After exchanging a few more punts, the Steelers defense helped win the game by creating a huge turnover. With less than 4 minutes left, Joe Flacco stepped back to complete throw when safety Troy Polamalu broke through untouched and hit his arm. Flacco fumbled and Woodley recovered and ran to the 9-yard line. That proved huge as Ben threw to Isaac Redman on 3rd and 10, and Redman had a brilliant run to get himself into the endzone.

When the Ravens got the ball back, Flacco was immediately sacked and lost 8 yards. But on 4th and 2, Flacco completed a pass to Boldin again for a crucial first down. The Ravens drove to the Pittsburgh's 31, but on 4th and 2, the Ravens decided to go for it instead of kicking a 49-yard field goal. Flacco's pass was short and that effectively ended the game.

This game, as is typical of Steelers vs. Ravens matches, were littered with injuries. Since it's such a defensive battle, it usually comes down to field position. That didn't bode well for the Steelers, since their punter Daniel Sepulveda left the game with a right leg injury (one of many during this game). New kicker Suisham stepped up to punt, proving he's become even more valuable since the Steelers released Reed.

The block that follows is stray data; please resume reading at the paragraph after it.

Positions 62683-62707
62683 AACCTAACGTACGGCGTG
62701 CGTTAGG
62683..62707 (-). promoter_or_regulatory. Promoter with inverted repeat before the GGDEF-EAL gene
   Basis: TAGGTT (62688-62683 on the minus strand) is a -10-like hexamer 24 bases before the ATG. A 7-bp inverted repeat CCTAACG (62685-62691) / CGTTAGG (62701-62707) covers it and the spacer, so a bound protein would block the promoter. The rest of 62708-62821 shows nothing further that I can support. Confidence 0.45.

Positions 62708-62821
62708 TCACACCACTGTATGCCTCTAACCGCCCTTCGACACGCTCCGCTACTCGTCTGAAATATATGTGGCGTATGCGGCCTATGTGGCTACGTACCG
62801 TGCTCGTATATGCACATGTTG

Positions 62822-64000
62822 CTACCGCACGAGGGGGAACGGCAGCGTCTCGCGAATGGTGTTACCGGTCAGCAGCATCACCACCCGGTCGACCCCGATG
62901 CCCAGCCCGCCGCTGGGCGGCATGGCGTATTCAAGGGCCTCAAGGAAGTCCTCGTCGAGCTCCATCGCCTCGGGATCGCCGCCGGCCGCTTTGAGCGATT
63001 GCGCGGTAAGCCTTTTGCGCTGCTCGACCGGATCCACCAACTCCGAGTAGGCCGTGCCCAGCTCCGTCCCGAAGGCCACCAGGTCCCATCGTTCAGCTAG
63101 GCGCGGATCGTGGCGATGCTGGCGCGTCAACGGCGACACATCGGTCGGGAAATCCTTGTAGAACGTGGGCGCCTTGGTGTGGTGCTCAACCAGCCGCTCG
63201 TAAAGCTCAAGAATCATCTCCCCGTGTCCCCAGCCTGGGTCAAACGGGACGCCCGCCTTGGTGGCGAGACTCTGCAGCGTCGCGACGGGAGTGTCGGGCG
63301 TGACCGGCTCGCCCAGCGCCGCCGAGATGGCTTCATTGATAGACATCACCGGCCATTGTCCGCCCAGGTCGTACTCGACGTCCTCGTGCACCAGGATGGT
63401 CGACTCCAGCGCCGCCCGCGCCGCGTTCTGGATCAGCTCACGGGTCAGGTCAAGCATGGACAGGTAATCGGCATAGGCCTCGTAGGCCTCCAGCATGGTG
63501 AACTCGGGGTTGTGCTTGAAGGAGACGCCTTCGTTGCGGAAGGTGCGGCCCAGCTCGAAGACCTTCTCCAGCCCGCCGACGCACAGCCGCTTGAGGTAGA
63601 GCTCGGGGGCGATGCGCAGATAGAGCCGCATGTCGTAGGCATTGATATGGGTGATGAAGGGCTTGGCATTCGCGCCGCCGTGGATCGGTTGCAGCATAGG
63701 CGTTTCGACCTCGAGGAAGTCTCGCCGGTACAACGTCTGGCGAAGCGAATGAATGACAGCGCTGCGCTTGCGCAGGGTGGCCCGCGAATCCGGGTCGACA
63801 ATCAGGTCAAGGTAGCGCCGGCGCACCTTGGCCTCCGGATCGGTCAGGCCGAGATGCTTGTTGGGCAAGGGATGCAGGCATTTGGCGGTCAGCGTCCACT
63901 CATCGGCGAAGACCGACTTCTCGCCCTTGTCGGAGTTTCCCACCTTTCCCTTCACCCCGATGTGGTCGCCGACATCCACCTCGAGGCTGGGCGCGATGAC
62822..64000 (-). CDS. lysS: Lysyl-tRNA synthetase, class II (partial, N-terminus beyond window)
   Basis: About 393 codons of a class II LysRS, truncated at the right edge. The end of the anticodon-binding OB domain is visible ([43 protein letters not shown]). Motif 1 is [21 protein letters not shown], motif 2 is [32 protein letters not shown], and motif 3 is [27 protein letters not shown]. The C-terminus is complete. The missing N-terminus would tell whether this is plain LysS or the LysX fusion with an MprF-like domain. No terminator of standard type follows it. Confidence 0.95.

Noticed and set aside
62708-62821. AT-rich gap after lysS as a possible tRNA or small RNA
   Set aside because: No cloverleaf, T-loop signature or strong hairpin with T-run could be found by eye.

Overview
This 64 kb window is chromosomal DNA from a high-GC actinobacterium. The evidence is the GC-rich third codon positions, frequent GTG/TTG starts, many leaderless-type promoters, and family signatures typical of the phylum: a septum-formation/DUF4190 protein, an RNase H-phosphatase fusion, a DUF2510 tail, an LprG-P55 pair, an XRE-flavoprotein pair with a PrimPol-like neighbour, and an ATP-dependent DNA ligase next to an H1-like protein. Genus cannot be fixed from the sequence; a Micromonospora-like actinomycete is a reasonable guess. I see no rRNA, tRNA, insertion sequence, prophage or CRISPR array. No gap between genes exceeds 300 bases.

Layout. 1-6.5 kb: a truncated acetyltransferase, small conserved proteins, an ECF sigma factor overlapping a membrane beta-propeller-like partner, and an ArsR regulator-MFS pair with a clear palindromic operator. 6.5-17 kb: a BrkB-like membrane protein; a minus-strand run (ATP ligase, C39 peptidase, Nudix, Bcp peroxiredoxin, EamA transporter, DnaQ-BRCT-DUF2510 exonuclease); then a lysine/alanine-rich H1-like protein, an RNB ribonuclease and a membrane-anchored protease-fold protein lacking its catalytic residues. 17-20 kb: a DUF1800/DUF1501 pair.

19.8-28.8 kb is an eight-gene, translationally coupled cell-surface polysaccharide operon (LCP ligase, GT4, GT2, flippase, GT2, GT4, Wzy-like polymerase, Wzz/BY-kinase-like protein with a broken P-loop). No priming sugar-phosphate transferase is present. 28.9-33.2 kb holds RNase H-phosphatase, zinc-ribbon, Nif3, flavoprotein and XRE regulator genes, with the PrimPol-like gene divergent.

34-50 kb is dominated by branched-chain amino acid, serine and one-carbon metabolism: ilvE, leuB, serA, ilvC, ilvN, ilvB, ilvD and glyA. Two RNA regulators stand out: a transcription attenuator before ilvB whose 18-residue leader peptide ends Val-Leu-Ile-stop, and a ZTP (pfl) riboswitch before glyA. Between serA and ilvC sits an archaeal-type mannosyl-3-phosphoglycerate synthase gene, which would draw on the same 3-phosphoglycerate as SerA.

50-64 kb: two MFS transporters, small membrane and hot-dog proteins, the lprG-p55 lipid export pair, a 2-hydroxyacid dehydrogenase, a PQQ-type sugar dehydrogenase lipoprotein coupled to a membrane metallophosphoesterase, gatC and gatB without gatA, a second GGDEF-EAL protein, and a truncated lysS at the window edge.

Even more debate over these fines and penalties will come to light after this game. Roethlisberger was hit in the face by Haloti Ngata, resulting in a crooked and bloody nose. It's supposedly a penalty to hit a quarterback anywhere in the head area, but nothing was called. Then tight end Heath Miller left the game with a concussion after a brutal helmet hit by Jameel McClain, and again, nothing was called.

Along with Miller and Sepulveda out, the Steelers lost Flozell Adams four plays later with an ankle injury, upsetting an already depleted and suffering offensive line. Ravens tight end Todd Heap also injured his hamstring in the beginning of the game and didn't return.

But with Ben's broken foot and nose (though the "official" announcement was that the nose wasn't broken, but come on, it was as crooked as a politician), a weak offensive line, cornerback Bryant McFadden getting beat every other play, 9 penalties for 61 yards, and both tight ends out with concussions, the Steelers were able to pull out the win. It'll prove crucial as they're now one game ahead of the Ravens and are in prime position to win the division. But it's important that they not let up against the Cincinnati Bengals next week, who almost won against the New Orleans Saints earlier today. The Steelers need to win against their other division rivals to secure their #1 AFC North spot.

Regardless, the league has to figure out their stance on these dangerous hits before then. Carl Johnson, the head of officiating, told the NBC announcers that McClain should have been penalized on that play. Ya think? That would've been a 15-yard penalty on James Harrison and another $25,000 fine. Hopefully in the next few days, they'll be able to clarify why certain hits are called and others aren't. If McClain isn't fined, expect an inundation of angry letters from Steelers fans to the NFL offices.